Agha Shahid Ali

> Agha Shahid Ali

Color photo of Agha Shahid Ali

Agha Shahid Ali (1949-2001), born in New Delhi in 1949 and raised in Kashmir, was a Kashmiri-American poet. Ali was educated at the University of Kashmir, Srinagar and the University of New Delhi before coming to America in his early twenties. He earned a Ph.D. at Pennsylvania State University in in 1984 and a M.F.A. in Poetry at the University of Arizona in 1985.

Ali taught at Hamilton College in New York, was director of the M.F.A. Creative Writing program at the University of Massachusetts, and also taught at the University of Utah and Warren Wilson College.

He is the author of eight books of poetry, one work of translation, the editor of an anthology of ghazals, and a book on T.S. Eliot.

He was awarded Guggenheim and Ingram-Merrill fellowships and a Puschart Prize and was a 2001 finalist for the National Book Award with his collection Rooms Are Never Finished.

Ali died in December 2001 of cancer.

– Adapted from “About the Author” from Call Me Ishmael Tonight.

Critical reception


Guggenheim Fellow Ingram-Merrill Fellow National Book Award Finalist (2001), Rooms Are Never Finished


“His ghazals offer a path toward a level of lyric expansiveness few poets would are to aspire to.” – Michael Palmer

“Agha Shahid Ali’s Kashmir, in his poems, is our own lost but inalienable homeland. . . . But the grace and wit, the perceptions and illuminations they serve, their accent, are his own.” – W. S. Merwin

“Combining humane elegance and moral passion, Ali speaks for Kashmir in a large, generous, compassionate, powerful and urgent voice. . . . Few poets in this country have such a voice or such a topic.” -Hayden Carruth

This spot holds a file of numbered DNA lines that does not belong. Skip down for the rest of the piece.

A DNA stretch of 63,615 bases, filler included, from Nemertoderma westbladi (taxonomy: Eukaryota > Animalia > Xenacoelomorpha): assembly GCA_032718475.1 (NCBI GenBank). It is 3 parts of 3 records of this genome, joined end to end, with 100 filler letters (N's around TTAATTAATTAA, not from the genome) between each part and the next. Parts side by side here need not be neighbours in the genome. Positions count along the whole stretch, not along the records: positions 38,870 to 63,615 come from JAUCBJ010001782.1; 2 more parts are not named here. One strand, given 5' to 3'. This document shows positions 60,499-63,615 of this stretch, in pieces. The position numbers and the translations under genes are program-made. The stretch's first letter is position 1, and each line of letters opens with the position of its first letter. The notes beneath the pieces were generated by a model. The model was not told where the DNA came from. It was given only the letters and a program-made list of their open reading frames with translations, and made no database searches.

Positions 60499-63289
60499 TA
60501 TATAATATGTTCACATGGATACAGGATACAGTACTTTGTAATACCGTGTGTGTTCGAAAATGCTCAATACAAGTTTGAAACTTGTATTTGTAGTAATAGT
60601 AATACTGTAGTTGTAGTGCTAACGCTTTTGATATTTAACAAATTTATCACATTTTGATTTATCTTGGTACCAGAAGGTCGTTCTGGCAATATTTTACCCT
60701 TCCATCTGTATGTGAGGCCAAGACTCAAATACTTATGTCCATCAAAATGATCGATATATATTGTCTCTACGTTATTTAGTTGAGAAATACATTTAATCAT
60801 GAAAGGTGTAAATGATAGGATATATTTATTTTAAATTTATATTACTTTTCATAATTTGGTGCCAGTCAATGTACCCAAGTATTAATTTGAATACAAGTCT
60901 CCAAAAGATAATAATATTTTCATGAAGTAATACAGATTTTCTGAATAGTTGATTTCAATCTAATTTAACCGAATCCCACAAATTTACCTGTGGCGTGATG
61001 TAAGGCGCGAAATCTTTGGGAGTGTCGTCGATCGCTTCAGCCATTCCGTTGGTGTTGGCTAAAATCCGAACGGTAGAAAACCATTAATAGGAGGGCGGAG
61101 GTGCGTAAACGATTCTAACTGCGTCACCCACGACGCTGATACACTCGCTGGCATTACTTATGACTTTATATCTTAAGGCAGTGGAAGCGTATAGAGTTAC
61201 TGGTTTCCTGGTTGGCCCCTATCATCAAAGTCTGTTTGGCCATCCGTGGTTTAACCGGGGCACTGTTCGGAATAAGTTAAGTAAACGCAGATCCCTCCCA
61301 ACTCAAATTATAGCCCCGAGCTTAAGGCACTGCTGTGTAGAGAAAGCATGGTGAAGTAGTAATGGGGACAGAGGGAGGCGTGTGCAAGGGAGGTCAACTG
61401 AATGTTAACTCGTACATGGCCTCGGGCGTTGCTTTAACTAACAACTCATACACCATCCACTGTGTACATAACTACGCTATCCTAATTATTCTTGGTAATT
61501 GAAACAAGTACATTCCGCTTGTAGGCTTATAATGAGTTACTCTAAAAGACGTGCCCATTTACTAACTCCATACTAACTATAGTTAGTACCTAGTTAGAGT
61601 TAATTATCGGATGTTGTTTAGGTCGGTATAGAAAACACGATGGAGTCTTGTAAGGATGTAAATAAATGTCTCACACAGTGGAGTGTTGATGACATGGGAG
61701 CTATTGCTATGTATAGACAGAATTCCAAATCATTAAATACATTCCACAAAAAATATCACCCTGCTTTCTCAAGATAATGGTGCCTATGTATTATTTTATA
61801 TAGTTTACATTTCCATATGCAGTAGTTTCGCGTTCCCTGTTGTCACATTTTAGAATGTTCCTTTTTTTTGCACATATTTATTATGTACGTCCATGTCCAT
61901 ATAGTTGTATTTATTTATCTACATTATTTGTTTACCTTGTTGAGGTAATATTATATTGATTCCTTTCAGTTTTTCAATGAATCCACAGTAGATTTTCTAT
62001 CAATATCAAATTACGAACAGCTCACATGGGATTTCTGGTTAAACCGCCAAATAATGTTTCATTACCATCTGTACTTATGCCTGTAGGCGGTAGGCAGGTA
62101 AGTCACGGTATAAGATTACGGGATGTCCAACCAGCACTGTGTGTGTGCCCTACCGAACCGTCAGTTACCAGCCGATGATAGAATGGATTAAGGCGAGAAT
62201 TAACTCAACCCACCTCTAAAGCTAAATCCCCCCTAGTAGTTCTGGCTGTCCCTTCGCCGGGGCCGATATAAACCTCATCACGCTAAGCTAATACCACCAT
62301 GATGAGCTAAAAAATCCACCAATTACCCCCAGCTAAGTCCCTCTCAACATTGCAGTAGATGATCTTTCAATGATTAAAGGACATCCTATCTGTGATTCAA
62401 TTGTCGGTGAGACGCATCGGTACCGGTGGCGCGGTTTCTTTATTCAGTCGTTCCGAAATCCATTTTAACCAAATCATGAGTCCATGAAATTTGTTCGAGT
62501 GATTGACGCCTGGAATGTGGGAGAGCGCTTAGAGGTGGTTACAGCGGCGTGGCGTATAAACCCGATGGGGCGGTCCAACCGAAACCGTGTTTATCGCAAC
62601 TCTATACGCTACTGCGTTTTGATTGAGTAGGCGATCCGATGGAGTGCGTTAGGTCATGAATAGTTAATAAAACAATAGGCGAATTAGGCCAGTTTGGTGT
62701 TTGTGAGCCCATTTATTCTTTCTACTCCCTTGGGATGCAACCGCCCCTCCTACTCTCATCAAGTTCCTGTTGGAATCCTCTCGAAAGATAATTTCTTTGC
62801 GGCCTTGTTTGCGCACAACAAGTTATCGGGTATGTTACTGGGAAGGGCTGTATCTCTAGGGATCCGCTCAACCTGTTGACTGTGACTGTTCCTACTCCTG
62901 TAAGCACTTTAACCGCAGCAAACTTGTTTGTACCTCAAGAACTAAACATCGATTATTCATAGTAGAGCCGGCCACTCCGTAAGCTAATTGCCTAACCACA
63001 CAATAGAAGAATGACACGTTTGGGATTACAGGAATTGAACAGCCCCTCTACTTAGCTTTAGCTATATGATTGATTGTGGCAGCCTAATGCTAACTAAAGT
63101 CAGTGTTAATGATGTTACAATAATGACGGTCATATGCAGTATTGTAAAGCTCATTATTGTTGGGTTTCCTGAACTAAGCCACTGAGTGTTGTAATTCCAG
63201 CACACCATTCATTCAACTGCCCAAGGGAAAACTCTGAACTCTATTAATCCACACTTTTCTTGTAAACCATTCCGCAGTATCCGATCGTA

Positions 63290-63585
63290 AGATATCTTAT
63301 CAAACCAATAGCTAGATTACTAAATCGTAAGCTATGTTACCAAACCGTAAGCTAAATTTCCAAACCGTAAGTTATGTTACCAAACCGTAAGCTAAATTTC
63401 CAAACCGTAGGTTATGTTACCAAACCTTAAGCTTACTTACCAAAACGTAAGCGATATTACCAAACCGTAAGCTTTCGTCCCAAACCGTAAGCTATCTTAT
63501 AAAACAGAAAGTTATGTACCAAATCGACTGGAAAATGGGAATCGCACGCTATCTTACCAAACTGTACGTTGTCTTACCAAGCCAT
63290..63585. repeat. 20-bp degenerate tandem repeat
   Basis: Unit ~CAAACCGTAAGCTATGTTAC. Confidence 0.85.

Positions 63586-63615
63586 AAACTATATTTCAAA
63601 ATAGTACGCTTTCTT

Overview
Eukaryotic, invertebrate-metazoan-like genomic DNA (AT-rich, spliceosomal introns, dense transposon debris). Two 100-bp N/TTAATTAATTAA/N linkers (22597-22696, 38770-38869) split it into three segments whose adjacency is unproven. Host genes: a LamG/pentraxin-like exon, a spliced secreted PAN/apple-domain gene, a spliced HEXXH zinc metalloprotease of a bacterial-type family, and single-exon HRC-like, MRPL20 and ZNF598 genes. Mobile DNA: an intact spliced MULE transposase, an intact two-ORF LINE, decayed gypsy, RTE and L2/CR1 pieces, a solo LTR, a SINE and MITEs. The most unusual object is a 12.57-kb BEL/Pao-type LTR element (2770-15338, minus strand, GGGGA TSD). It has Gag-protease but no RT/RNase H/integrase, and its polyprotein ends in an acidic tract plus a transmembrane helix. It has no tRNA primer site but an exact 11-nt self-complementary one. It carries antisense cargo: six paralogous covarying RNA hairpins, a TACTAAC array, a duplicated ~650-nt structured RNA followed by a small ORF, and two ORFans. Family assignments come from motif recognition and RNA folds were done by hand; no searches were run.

“Extraordinary formal precision and virtuosity. . . . This is poetry whose appeal is universal, its voice unerringly eloquent.” – Edward Said


1 from’s database of editorial reviews.

Selected excerpts


At a certain point I lost track of you.

You needed me. You needed to perfect me.

In your absence you polished me into the Enemy.

Your history gets in the way of my memory.

I am everything you lost. You can’t forgive me.

I am everything you lost. Your perfect enemy.

Your memory ets in the way of my memory:

I am being rowed through Paradise on a river of Hell.

Exquisite ghost, it is night.

  • from The Country Without A Post Office


The Editor Revisited1

You still haven’t called me a poet, Dear Sir,

and I’ve been at it,

this business of meanings, sometimes delayed,

selling words in bottles, at times in boxes.

I began with a laugh, stirred my tea with English,

drank India down with a faint British accent,

temples, beggars, and dust

spread like marmalade on my toast:

A bitter taste: On Parliament Street

a policeman beat a child on the head.

Hermaphrodites walked by in Saffron saris,

their drums etching a drought-rhythm.

The Marxists said,

In Delhi English sounds obscene.

Return to Hindi or Bengali, each word will burn

like hunger.

A language must measure up to one’s native dust.

Divided between two cultures, I spoke a language foreign even to my ears;

I diluted it in a glass of Scotch.

A terrible trade, my lip service to Revolution

punctuated by a whisly-god.

Now collecting a degree in English,

will I embrace my hungry country

with an armful of soliloquies?

This trade in words continues however as

Shakespeare feeds my alienation.

Please note, Dear Sir, my terrible plight

as I collect rejection slips

from your esteemed journal.

1 In an interview with NPR (see Interviews With Ali), Ali says that as a child he regularly sent poetry to journals, sending enough that he eventually got a personalized rejection letter asking him not to send any more.